I am in New York right now, and not able to get in front of the computer for significant chunks of time, but I did want to get off a quick note about something I saw in the Times this morning. Due to a late voting push, Barry Bonds will be starting in left field for the National League All-star team next Tuesday in San Francisco. Much of the discussion over the past few weeks has been about whether Bonds, were he not voted in by the fans, would be added to the team as a reserve player. Some speculated that the commissioner might even step in to prevent Bonds from being named to the team. What’s been lost in that discussion, however, is what kind of season Bonds is actually having. Jack Curry’s article in the New York Times puts it this way:
“Even if the fans had not voted in Bonds as a starter, he is having a solid season and probably would have been selected by the players…” (my emphasis)
Not to pick on Curry here, but Bonds is having a “solid” season in about the same way one might say that the Great Wall of China is “sizable.”
All of the talk about Bonds and steroids over the past few seasons has, of course, diminished Bonds’ accomplishments in many people’s eyes. But, it’s also true that Bonds’ own greatness has established such an absurdly high baseline level, that most folks are inured to the magnitude of his performances. And, this year is a clear example. As of yesterday, Bonds’ batting average is .304 and he’s hit sixteen homeruns. These are excellent numbers and undoubtedly the ones that Curry has in mind when he describes Bonds’ season as solid. The batting average is 34th best among all qualifying major leaguers and the home run total is tied for 14th. But, batting averages and homerun totals provide an incomplete picture of a player’s offensive contributions. And, in Bonds’ case, more so than most. Bonds is also slugging .603. That’s fourth best in all of baseball. Bonds is first in all of baseball in OPS – on-base plus slugging. And, he’s first in on-base percentage, with a .516 mark. How good is that . 516 figure? Well, it’s 72 points better than the next best player, Magglio Ordonez. And, that gap in percentage points, between the first and second best in baseball in on-base percentage, is the same as the gap between the second best player and the 48th best player. But, it shouldn’t be surprising that Bonds on-base percentage is lapping the field. Because in all of baseball history, there have only been twenty season in which a player eclipsed the .500 mark in OBP, and three of those were achieved in the fluky, and pre-Cambrian season of 1894. In fact, the feat has only been accomplished fifteen times since 1900 (including in 1900, by John McGraw). Who’s on the list of players who’ve managed to get on base more than half the time in a full season? You’ve probably heard of them. Ted Williams, owner of the best single season OBP of all time until Bonds’ 2001-2004 run, makes the list three times (including at ages 22 and 38). He’s also got three more seasons just below that mark. Babe Ruth graces the list five times. Bonds himself is on it four times (I’m not counting this season, obviously). And Mickey Mantle and Rogers Hornsby make it once each (Hornsby cracked the magic barrier in the season in which he set the modern record with a .424 batting average).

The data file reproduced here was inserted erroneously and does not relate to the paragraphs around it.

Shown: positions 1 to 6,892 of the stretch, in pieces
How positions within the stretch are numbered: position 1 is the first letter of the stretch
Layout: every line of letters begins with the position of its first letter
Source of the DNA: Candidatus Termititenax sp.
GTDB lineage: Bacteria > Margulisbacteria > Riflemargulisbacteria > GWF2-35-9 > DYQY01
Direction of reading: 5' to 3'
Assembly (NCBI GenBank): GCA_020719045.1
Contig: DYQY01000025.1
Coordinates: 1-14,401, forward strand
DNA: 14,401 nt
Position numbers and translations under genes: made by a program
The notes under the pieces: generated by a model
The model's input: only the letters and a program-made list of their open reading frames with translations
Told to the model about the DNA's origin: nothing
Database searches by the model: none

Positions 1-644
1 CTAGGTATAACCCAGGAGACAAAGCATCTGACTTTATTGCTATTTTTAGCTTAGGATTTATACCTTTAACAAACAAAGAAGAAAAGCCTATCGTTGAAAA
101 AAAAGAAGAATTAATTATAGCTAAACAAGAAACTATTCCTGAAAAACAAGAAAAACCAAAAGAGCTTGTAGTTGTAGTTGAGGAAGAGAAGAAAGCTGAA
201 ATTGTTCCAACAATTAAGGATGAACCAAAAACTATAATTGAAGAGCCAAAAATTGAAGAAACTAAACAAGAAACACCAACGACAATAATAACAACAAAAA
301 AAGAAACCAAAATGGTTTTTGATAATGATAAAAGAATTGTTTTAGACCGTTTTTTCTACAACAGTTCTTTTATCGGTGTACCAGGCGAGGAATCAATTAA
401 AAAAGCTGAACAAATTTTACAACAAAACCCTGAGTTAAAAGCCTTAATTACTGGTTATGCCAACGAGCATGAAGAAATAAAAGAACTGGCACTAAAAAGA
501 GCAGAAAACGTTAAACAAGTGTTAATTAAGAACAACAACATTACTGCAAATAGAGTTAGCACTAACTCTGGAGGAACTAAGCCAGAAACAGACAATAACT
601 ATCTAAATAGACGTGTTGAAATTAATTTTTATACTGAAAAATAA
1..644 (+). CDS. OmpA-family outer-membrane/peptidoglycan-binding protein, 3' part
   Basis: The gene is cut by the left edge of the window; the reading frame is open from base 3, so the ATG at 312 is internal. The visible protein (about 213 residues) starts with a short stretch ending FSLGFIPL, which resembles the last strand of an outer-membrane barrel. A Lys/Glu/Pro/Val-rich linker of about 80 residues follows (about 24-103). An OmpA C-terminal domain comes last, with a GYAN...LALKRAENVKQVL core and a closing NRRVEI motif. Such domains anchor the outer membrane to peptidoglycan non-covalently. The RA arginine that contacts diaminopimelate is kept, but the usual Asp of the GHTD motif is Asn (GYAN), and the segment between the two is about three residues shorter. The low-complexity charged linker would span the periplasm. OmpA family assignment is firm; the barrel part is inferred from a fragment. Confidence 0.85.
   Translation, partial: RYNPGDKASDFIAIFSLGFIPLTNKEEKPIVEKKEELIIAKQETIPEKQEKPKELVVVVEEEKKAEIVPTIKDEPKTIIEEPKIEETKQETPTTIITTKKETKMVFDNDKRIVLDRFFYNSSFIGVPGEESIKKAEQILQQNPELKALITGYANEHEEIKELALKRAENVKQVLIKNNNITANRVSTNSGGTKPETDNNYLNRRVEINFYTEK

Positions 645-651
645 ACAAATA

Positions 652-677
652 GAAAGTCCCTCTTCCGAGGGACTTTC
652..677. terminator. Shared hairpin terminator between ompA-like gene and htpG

That Bonds is in such rarefied air again, and could be described as having merely a “solid” season is a testament to the ongoing failure to understand the significance of getting on base. But, it’s also an illustration of the point I made above: Bonds’ greatness is so out of proportion to the game as we’ve known it for the past 100 years, that it’s hard to put it in its proper context. There are, of course, plenty of people who think that Bonds is still using something and therefore would begrudge whatever he does. But, that’s not Curry’s point, I don’t think. Just shy of his 43rd birthday, with bad knees and all, Bonds is still playing a different game than his peers, and it’s still hard even for professional baseball writers to see it.